There is no house closer to the sea than the cottage at Baugh, and this fact, coupled with its close proximity to The Reef, a vast orchid-rich grassland reserve famous for its large numbers of breeding wading birds, means that there is an abundance of wildlife throughout the year, especially in Spring and Summer.
The cottage has a growing bird list, with new species added annually, and I guess the highlight of 2008 would have to be the Hen Harrier that flew low over the garden wall in September 2008, whilst I was sunbathing in the back garden. I am not sure who was the more surprised! Hen Harriers are seen regularly from autumn onwards and throughout the winter months, hunting the wild moorland that is only a short distance from our cottage.
Merlin and Peregrines regularly fly across the headland in front of the cottage, hoping to take any unwary wader by surprise, and in the last couple of years, an immature Golden Eagle has been seen in the north of the island in the summer months.
Seabirds sometimes fly very close to the shore, especially with an onshore wind, and occasionally in late summer we observe vast movements of Manx Shearwaters, running into thousands. We also frequently see both Arctic and Great Skuas, the latter especially, as this species is looking to start breeding on Tiree. Wading birds breed in significant numbers on Tiree, and parties of Redshank, Turnstone and Ringed Plovers regularly forage amongst the pebbles and sand at low tide. Whimbrel occurs in small flocks in May, en route for their northern breeding grounds. I suppose Tiree is most notable for its Corncrake population which is of national importance, with the island now boasting over 300 pairs annually, largely as a result of the excellent co-operation between local crofters and the RSPB warden, John Bowler. In early spring and summer, if we leave the bedroom windows open at night, we can hear the rasping Corncrake call from across the inlet, and in 2011 we obtained some lovely pictures of the male that breeds in the marshy ground just a hundred yards from the cottage.
Otters also breed very close to the cottage, and in 2008 we were very lucky to have extended views of a mother otter and her two cubs frolicking in the seaweed from our back garden. They returned again in 2009, and in subsequent years have been seen regularly running along the ruined pier at Baugh – a relic of a time when the port was used to bring in coal for the islanders in the old steam “puffers”.
Hares are plentiful in the flora rich machair and they graze in the machair just beyond the front and back garden walls, as well as in the front garden.
In the summer months large numbers of Basking Sharks migrate north to feed in the plankton rich waters of the Inner Hebrides, and on one morning in 2008 whilst looking out from the back garden, we were astonished to see no less than 38 ploughing slowly back and forth across the bay, their tall triangular dorsal fins clearly visible above the surface of the sea. They can be seen from April onwards, but their date of arrival is usually timed to coincide with the time of the plankton bloom.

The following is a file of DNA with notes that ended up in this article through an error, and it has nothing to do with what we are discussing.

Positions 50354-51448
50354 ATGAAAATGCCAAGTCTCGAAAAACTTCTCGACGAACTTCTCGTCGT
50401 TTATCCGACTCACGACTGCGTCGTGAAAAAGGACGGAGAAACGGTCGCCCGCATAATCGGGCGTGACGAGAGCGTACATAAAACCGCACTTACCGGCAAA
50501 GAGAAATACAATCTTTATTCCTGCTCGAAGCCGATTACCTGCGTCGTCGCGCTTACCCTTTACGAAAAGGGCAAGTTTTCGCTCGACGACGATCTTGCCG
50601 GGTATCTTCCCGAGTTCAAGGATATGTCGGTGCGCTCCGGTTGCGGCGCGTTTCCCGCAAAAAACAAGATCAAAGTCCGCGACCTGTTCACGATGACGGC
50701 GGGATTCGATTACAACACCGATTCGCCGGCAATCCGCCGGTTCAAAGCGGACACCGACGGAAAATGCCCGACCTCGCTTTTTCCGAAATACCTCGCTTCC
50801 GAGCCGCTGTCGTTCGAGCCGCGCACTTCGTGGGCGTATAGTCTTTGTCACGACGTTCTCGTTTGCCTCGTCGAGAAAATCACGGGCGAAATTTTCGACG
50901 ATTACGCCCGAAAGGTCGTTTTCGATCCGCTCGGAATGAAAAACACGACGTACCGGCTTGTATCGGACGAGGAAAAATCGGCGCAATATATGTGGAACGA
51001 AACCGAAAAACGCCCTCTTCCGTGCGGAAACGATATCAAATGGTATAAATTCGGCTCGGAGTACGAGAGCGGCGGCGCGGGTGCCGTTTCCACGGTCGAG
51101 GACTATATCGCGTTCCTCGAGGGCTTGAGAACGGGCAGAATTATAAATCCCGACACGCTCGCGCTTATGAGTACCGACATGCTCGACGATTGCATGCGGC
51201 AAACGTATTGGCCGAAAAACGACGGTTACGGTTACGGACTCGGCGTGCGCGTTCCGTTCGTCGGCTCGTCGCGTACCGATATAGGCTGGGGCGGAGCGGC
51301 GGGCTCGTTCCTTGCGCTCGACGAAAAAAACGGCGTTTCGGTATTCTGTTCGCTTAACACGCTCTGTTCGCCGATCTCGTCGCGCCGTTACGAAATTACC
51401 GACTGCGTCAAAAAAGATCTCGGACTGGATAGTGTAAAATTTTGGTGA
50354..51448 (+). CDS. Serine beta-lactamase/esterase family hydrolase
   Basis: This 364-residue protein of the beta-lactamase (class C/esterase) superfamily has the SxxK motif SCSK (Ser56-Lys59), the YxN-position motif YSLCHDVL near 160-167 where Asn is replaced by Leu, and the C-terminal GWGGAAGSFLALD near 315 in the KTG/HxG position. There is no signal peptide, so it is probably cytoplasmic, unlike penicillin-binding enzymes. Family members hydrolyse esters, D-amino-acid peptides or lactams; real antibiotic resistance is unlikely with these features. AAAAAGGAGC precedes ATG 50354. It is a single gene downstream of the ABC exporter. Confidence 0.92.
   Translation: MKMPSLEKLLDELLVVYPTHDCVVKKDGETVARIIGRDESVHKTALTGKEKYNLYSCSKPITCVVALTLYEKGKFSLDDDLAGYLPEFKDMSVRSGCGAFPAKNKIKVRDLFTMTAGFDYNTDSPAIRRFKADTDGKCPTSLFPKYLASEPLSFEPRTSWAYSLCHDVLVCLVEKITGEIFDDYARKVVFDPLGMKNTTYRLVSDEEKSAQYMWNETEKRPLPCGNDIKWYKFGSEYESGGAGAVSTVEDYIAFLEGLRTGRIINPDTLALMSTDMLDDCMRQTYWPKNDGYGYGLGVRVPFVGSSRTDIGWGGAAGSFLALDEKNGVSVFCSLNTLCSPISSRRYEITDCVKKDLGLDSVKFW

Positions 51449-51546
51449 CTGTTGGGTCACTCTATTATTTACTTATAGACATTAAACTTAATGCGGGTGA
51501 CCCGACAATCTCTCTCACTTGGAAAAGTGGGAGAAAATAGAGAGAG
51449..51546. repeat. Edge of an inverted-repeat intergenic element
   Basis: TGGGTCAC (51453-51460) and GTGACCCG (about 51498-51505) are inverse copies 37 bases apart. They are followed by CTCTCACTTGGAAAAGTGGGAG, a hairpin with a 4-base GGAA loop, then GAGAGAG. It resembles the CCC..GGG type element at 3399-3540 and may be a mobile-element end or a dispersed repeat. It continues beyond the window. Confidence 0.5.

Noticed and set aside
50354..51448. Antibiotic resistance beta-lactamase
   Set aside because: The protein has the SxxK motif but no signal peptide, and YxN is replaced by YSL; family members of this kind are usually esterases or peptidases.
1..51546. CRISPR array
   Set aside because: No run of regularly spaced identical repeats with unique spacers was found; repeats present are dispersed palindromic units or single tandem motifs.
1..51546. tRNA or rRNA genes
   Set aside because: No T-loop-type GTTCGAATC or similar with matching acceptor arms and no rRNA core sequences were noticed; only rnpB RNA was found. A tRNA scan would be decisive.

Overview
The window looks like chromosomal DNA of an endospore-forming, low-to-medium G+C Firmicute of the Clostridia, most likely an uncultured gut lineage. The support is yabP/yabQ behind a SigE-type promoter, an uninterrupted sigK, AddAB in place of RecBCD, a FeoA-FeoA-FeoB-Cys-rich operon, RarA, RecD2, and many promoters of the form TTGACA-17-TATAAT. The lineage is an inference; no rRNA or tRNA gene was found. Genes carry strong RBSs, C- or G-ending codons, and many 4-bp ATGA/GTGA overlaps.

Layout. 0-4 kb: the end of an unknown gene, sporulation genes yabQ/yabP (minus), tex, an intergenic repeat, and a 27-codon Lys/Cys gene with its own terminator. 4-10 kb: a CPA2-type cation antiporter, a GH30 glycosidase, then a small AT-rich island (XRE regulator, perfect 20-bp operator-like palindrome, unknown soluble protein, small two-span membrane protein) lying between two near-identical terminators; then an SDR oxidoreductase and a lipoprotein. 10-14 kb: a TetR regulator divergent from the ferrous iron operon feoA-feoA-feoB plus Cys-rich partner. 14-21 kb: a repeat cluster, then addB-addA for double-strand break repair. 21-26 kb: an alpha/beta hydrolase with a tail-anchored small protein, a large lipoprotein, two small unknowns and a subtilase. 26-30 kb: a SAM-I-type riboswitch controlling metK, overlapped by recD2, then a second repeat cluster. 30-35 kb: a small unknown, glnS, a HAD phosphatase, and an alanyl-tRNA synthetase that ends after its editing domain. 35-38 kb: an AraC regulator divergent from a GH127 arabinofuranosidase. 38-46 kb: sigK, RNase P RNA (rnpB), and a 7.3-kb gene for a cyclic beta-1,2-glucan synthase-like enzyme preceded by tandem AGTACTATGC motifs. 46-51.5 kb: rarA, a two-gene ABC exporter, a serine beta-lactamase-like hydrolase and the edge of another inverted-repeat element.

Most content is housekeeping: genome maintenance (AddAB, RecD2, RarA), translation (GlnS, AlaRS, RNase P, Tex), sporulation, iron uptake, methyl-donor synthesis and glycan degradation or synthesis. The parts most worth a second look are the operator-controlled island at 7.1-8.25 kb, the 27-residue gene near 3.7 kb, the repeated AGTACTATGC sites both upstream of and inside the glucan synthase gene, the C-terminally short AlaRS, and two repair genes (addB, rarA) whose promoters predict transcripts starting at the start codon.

The undoubted highlight of 2007 was when a visitor to the cottage watched a large Loggerhead Turtle surface feeding, whilst she was sitting on the rocks just over the back garden wall. In December 2011, one of the rarest turtles in the world, a Kemp’s Ridley turtle was washed up on the beach below the house, a victim of the heavy storms that lash the rugged coastline in the winter months. So, you will appreciate that situated where we are, the house is perfectly situated for anyone who has a keen interest in natural history.
We have rather become used to seeing seals in the inlet, as in the summer months, large numbers of Grey, and smaller numbers of Common Seals lounge on the rocky islets just offshore from the inlet, and their plaintive wailing is clearly audible on still nights.
In 2009, a visitor saw a Grey Seal giving birth on the rocky islet, which is quite visible from the back garden. There is an ever growing colony of Grey Seals that lounges on the rocks which are clearly visible from the back garden, and in 2011 the numbers grew to over 20.
The highlight of our annual two weeks’ visit in June 2009 was the appearance of a mirage after a period of hot weather which followed a spell of cool mist, when the islands to the south of the cottage appeared to be inverted; and then a lighthouse which is not normally visible, being well below the horizon, suddenly appeared upside down, with the rocky island on which it is built on top! The visibility that afternoon was excellent, and with a telescope, we saw four Minke Whales coming up for air between Tiree and the Treshnish Isles. That was an evening to remember.
The house has a small collection of books on birds and sea life, as well as other fiction and non fiction books, which guests are free to use should they so wish.
Superb adult male Snow Bunting foraging for insects along the shoreline below the cottage – see Gallery for photo.
Several Glaucous Gulls in early 2018, including one superb near adult bird on the rocky promontory across the inlet.
In early April 2018, a White-tailed Eagle flew low over the back garden on a foray from nearby Coll.
It is now late May 2018 and this week a total of TWENTY Basking Sharks have been visible from our back garden.